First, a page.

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Alcohol Clin Exp Res. 1994 Feb;18(1):154-8.

Sleepiness and ethanol effects on simulated driving.

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  • 1Henry Ford Hospital, Sleep Disorders and Research Center, Detroit, MI 48202.


Twelve healthy young men were assessed in each of four experimental conditions presented in a Latin Square design: 8-hr time in bed (TIB) and placebo, 4-hr TIB and placebo, 8-hr TIB and ethanol, and 4-hr TIB and ethanol. After consuming ethanol (0.6 g/kg) or placebo (0900-0930 hr) with 20% supplements at 1030 and 1100 hr, subjects were tested for sleepiness (Multiple Sleep Latency Test at 1000, 1200, 1400, and 1600 hr) and divided attention (1030 hr) performance on day 1, and for simulated driving and divided attention (1000-1200 and 1400-1600 hr) performance on day 2. In the morning testing, with breath ethanol concentrations (BECs) averaging 0.049%, sleepiness was increased, divided attention reaction times increased (on both days), and simulated driving performance was disturbed in the ethanol and 4-hr TIB relative to placebo. Similarly in the afternoon, with BECs averaging 0.013%, the ethanol and 4-hr TIB condition increased sleepiness and disrupted divided attention and simulated driving performance. The results show that sleepiness and low-dose ethanol combine to impair simulated automobile driving, an impairment that extends beyond the point at which BEC reaches zero. They provide a possible explanation for the incidence of alcohol-related automobile accidents at low BECs.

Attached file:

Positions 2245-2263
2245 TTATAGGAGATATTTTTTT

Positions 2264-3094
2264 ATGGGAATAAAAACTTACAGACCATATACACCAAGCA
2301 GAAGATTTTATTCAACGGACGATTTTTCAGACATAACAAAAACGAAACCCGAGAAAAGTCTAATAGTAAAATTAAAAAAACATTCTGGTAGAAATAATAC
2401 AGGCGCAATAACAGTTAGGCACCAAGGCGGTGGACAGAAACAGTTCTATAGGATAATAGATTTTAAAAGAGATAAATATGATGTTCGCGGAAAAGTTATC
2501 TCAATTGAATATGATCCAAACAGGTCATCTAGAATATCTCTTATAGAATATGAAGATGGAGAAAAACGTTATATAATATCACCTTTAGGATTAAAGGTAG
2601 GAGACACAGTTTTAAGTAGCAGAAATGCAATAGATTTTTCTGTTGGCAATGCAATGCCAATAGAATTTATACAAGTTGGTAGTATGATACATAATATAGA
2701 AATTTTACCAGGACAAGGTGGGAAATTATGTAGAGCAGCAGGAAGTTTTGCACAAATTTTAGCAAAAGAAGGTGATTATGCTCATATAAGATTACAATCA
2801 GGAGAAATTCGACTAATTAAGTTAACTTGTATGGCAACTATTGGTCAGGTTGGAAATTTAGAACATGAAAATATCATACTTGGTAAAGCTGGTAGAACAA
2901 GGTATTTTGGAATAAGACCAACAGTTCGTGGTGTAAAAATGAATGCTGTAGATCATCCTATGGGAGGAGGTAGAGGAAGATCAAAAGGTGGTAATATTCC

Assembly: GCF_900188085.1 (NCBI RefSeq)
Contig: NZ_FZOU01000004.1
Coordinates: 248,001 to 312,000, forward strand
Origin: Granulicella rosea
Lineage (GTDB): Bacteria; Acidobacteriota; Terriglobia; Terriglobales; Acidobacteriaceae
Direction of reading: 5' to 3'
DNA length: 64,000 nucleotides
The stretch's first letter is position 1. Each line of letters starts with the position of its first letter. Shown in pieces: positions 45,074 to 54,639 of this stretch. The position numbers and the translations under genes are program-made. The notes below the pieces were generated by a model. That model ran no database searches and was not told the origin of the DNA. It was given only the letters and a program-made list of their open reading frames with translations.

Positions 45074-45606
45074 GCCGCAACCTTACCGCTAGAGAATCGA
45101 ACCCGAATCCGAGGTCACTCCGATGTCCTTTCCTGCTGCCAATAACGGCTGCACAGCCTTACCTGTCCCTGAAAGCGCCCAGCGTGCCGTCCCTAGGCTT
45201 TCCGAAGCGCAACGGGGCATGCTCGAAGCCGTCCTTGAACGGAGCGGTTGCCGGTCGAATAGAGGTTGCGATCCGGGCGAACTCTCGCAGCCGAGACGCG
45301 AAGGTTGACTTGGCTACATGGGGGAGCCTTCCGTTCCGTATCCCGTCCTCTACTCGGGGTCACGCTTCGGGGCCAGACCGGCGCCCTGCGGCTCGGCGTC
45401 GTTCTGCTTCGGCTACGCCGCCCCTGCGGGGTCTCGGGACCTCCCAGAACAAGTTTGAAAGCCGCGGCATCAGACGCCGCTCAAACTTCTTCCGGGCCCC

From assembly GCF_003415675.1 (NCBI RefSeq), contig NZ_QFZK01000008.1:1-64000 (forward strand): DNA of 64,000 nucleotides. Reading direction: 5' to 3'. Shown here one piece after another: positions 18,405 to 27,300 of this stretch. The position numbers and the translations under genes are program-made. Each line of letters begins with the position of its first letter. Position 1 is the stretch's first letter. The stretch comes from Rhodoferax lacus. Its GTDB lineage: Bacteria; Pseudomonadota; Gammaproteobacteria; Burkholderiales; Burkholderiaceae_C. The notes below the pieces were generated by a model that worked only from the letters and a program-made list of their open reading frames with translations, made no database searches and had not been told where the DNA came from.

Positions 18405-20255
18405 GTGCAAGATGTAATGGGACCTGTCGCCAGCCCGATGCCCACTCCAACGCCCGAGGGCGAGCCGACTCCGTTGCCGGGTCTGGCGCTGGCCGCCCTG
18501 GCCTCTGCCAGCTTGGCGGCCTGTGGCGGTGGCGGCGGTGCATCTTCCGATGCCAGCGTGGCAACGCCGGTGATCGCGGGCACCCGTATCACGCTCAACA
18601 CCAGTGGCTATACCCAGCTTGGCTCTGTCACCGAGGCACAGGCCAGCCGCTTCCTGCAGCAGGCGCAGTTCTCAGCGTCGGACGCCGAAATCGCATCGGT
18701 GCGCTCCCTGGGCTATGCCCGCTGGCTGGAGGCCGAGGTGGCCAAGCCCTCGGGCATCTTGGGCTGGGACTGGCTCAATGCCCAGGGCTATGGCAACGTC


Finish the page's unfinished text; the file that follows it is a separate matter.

[PubMed - indexed for MEDLINE]
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